A Strategy for Labor

A Strategy for Labor

This is a defining moment for the American labor movement—a moment ripe with opportunity and terror.

On the hopeful side, the AFL-CIO is finally moving again. The “new voices” leadership team of John Sweeney, Richard Trumka, and Linda Chavez-Thompson—which ran for office because, in Sweeney’s words, “organized labor is the only voice of American workers and their families, and because the silence [under Lane Kirkland] was deafening”—is making good on campaign promises to increase labor’s organizing expenditures; improve its public relations program and its political work; build the capacity of regional bodies (state federations, central labor councils); reach out to women and minorities; and remake the federation’s own organization, starting with the appointment of younger, smarter, more aggressive unionists to top staff positions. And as reform roils inside the AFL-CIO, labor is gaining a new public face. The “Union Summer” project that put 1,500 young interns into organizing and political drives over the past few months was a smashing public relations success—leading even Newsweek to conclude that “It’s Hip to Be Union.” The dozens of town hall meetings and rallies held as part of the “America Needs a Raise” campaign put more labor leadership in front of television cameras, speaking for broad working-class concerns, than at any time in living memory. And this November, a modernized political operation, spending $35 million on member education, hopes to end Republican control of the Congress. Labor is moving, showing some muscle, and feeling better about itself than it has in years.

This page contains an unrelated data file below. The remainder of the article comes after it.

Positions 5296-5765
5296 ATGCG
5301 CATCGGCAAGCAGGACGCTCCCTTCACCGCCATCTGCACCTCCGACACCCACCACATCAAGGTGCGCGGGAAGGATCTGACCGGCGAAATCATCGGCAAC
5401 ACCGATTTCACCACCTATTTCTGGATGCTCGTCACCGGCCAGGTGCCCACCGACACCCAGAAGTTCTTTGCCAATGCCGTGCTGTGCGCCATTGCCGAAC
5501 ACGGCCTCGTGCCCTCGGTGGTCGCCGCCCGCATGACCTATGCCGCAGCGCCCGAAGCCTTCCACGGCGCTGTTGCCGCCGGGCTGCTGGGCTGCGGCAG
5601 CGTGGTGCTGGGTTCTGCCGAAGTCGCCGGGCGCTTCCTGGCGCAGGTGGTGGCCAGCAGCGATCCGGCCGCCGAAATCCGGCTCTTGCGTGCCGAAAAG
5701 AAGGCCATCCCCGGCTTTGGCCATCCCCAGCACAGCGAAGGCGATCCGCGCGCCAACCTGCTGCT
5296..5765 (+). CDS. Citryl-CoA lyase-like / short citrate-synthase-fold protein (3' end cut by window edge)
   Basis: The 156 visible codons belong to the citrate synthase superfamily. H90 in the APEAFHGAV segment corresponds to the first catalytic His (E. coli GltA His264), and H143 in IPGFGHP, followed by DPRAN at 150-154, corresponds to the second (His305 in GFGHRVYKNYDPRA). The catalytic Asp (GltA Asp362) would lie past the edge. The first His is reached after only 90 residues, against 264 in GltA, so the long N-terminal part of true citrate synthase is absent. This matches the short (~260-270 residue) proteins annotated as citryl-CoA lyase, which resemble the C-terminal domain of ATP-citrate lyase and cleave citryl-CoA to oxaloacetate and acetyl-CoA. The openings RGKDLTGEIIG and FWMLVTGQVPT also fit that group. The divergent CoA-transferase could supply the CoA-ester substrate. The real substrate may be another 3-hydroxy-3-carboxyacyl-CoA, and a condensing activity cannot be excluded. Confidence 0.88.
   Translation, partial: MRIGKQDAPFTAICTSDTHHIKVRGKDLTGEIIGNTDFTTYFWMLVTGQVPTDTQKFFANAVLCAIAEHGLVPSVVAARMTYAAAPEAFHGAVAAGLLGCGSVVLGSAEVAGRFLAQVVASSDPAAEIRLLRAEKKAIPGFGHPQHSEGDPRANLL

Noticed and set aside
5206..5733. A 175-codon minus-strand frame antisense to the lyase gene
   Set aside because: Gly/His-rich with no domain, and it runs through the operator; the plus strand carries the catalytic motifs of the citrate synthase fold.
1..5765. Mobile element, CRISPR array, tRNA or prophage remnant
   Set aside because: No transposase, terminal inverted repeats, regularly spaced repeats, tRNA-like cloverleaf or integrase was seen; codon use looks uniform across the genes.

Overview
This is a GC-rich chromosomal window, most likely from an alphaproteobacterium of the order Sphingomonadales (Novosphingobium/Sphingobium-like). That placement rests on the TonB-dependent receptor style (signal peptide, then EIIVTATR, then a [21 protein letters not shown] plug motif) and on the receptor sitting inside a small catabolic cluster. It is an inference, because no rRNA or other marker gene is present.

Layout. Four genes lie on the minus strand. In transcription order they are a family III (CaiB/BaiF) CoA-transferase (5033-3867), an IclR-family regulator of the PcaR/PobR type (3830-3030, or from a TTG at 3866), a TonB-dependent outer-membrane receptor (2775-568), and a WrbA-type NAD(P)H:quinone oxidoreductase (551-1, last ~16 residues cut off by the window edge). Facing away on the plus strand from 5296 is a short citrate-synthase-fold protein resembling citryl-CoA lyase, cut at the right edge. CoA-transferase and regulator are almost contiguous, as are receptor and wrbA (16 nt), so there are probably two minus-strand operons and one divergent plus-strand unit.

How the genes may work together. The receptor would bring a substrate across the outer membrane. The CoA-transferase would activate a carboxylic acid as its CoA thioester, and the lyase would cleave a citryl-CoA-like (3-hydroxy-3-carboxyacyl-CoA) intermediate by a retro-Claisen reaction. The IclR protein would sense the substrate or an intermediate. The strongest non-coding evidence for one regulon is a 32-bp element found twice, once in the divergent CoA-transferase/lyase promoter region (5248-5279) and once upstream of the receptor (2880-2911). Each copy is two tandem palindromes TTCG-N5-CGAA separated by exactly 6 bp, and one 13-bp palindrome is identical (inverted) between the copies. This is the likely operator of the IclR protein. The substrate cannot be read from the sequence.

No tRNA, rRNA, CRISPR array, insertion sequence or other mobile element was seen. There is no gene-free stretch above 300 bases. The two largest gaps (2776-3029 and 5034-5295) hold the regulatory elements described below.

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Lima